He suggests, correctly in my view, that we have lost sight of the values of our own system.
In Australia, as an example, we have been so busy cutting ourselves off from the perceived evils of our own past that we have actually cut ourselves off from that past. We are like a tree whose root system has been severed.
He suggests, again correctly in my view, that we have lost the moral confidence to defend the things we believe in. However, things get confused here because we actually combine moral uncertainty with a sometimes astonishing and unthinking degree of arrogance in our willingness to impose our views on others.
This brings me to my disagreement with Mr Steyn, the way he has created an artificial construct of a Muslim fundamentalist challenge on one side, a threatened West that must defend its position on the other.
The Tragedy of 9/11
9/11 was a tragedy for the American people, as was Bali for the Australian people. The response to 9/11 has been a tragedy for the whole world.
Let me make my own position quite clear.
I supported the coalition invasion of Iraq. While I believe now that this was a mistake, having made the mistake I support the retention of troops in Iraq for the present. I supported the invasion of Afghanistan, and support continued Western involvement there. I believe that Muslim terrorism is a threat.
All this said, the US and broader Western response to 9/11 is, to my mind, a classic case of moral and political panic, of the loss of moral confidence that I referred to earlier.
At no stage has Al Qaeda or any of the other terrorist groups had the power to pose a fundamental challenge to the Western system or even individual countries. Yet in our moral funk we have turned what should have been a controlled, measured response into a global campaign that has twisted life and perceptions in every Western country and, in so doing, has weakened the very moral authority on which we depend.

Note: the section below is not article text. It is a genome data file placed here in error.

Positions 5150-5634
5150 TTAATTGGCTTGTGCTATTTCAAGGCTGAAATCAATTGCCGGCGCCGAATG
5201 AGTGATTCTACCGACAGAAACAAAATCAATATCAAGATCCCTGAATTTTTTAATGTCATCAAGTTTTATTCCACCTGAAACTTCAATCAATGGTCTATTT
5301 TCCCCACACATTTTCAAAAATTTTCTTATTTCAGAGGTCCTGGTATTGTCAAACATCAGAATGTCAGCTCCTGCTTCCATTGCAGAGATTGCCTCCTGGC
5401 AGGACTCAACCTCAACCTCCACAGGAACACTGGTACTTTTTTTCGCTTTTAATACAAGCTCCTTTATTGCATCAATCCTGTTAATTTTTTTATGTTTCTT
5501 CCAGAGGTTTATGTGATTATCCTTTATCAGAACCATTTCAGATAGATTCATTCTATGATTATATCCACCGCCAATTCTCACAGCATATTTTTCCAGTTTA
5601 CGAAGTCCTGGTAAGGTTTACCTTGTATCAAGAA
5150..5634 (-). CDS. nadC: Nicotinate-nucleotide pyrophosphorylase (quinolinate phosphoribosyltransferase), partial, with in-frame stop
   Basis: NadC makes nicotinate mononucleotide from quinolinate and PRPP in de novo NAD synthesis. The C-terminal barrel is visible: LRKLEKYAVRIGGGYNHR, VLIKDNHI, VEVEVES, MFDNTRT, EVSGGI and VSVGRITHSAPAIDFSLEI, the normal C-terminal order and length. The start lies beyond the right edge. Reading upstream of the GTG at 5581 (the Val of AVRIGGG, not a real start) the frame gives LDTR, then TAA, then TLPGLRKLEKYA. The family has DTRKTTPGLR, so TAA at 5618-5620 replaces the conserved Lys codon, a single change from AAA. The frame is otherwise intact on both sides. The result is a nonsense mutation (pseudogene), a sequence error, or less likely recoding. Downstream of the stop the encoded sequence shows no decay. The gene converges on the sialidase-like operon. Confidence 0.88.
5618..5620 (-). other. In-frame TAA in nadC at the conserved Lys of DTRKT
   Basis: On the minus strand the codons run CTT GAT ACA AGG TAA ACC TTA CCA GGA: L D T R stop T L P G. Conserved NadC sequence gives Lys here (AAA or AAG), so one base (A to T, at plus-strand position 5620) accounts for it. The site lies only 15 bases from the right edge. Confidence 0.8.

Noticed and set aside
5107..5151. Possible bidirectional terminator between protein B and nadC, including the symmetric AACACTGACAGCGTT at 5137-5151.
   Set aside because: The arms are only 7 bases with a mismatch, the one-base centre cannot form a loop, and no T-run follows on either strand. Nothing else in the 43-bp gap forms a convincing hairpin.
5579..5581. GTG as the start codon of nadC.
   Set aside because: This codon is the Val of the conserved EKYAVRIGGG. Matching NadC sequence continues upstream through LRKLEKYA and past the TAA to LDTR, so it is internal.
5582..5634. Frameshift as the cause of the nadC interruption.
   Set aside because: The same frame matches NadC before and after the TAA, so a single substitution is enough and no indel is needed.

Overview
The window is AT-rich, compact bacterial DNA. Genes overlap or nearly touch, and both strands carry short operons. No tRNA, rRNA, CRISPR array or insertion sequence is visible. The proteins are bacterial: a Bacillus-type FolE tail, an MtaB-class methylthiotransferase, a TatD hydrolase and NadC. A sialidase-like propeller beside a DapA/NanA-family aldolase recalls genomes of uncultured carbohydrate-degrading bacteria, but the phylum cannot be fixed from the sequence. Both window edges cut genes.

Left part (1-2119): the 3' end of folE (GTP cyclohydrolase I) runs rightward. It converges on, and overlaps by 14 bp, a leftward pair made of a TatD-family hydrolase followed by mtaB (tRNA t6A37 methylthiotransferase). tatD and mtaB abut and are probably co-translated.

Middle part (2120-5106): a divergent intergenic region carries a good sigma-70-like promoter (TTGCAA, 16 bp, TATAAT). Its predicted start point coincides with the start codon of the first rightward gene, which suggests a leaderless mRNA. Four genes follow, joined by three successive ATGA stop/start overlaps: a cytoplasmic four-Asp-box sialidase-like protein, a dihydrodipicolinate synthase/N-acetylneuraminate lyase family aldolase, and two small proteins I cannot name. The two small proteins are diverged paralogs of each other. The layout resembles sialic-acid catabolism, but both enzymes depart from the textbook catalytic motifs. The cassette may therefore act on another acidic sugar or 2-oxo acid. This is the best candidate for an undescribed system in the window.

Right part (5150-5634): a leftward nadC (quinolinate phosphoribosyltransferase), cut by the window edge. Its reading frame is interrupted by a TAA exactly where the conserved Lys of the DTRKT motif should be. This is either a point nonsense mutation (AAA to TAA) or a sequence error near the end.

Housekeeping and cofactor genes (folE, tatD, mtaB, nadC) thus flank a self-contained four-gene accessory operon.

The effects are profound. In Australia, for example, the anti-terrorism responses has weakened respect for the very institutions of the state.
Globally, it has damaged the moral authority of the US, while increasing US internal divides. To me, this is a profound tragedy.
The US is the world's only super power, the leader of the bloc of countries to which Australia belongs. Yes, Australia and Australians may disagree with the US on specific issues, but we also depend upon US leadership. An enfeebled US is, I think, not in any of our interests. Yet that is what we now have.
I thought that John Quiggin's post on this issue was one of his sillier posts. I have considerable respect for John, but really. Look at the level of analysis.
In response to my comment, John Quiggin wrote in a comment:
Umm, pot calling the kettle black? The level of analysis in your comment on me is zero, as far as I can see. If you don't like my analysis of the free speech issue, perhaps you could point out where you disagree, rather than relying on boo words.
As regards Steyn himself, his bigoted nonsense deserves no serious attention and will get none from me, as I made clear in the post.
Now it may be, as John said, a case of the pot calling the kettle black. Certainly there was no argument in my postscript, just the expression of an opinion together with a link to John's post.
The crux of my response to John's post lay in my view that his dislike of Mr Steyn's views was blinding him to the issues raised.
As I indicated in my postscript, I have a considerable respect for John. I will therefore accept his challenge and lay out the reasons for my view. However, I will not be able to do so before the weekend because I am running full day workshops round the state at the moment.